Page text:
All Saints Sunday has become an important and non-negotiable festival in our Lutheran congregations. Observing this festival’s readings, however, breaks up the narrative of the Common Lectionary Sunday readings through the brief remainder of the liturgical Church Year to the end of November.
But through the story of the raising of Lazarus we experience Jesus accompanying us in our sorrow, and we believe that in Christ the power of death will be defeated. The story from the Gospel of Saint John is most detailed as a proclamation of the power of Christ over death.
Christians can trust that the mercy of God will prevail over their own deaths and the death of those they love. So All Saints’ Sunday begins our November liturgies.
We will pray the readings and prayers this year during 9:30am Holy Eucharist, together with our traditional ceremony for the Commemoration of the Faithful Departed.
All Saints’ Sunday St. John 11.32-44 Sunday, November 7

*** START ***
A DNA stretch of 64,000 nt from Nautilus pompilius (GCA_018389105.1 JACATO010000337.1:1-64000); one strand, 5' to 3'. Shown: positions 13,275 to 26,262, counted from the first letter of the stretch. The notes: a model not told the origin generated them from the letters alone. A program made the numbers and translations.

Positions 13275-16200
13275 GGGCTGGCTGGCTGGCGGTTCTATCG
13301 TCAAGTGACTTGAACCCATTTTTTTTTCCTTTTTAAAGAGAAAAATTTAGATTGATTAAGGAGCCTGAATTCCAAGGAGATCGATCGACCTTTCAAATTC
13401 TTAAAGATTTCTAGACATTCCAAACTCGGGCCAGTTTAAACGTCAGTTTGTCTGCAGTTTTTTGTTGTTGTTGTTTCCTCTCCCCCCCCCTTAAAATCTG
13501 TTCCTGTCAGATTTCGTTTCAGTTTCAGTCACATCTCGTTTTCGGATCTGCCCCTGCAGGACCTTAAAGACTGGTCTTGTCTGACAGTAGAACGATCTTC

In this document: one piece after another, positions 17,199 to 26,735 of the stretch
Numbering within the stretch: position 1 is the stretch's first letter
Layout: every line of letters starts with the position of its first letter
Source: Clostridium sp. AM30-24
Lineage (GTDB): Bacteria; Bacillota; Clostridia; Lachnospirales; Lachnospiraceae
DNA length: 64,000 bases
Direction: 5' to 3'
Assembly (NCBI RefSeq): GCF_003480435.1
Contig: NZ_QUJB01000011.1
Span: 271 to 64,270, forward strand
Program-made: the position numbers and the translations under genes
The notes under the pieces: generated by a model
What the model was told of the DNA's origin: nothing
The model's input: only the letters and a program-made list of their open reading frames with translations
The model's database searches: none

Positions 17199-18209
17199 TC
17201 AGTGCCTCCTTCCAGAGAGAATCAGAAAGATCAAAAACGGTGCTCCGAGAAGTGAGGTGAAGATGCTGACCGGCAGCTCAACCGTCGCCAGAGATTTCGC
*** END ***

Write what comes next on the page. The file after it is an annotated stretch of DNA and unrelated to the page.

Saint Mark’s final word for this year is the penultimate Sunday of the year, but already, St. Mark plunges into Advent’s birth pangs. Here Jesus preaches his final sermon of peach in the midst of worldly destruction, similar to the earlier stilling of the storm, a word of peace in the midst of natural destruction.
Lectionary 33 St. Mark 13.1-8 Sunday, November 14
Saint John’s gospel gets the final word this year on Christ The King, actually recalling an incident from the Good Friday Passion of Saint John. Since it is now the second half of the Church Year, the preaching will lift up a discipleship focus rather than an incarnation-Redemption emphasis.
Lectionary 34 St. John 18.33-37 Sunday, November 21
Jesus is standing before Pontius Pilate in the Gospel of St. John. Here, the Son of Man, who approaches the throne of the Ancient One, is handing the kingdom over to The One with the appearance of a human, but whose life is eternal, whose kingdom is without boundaries, and whose hands of love encompass al the peoples of the earth.
Amid all the voices of the world, how do we discipline [disciple!] ourselves to listen for the voice of the good shepherd: “I AM the Good Shepherd” St. John 10.
Is this Son of Man person the Immanu-el of Advent?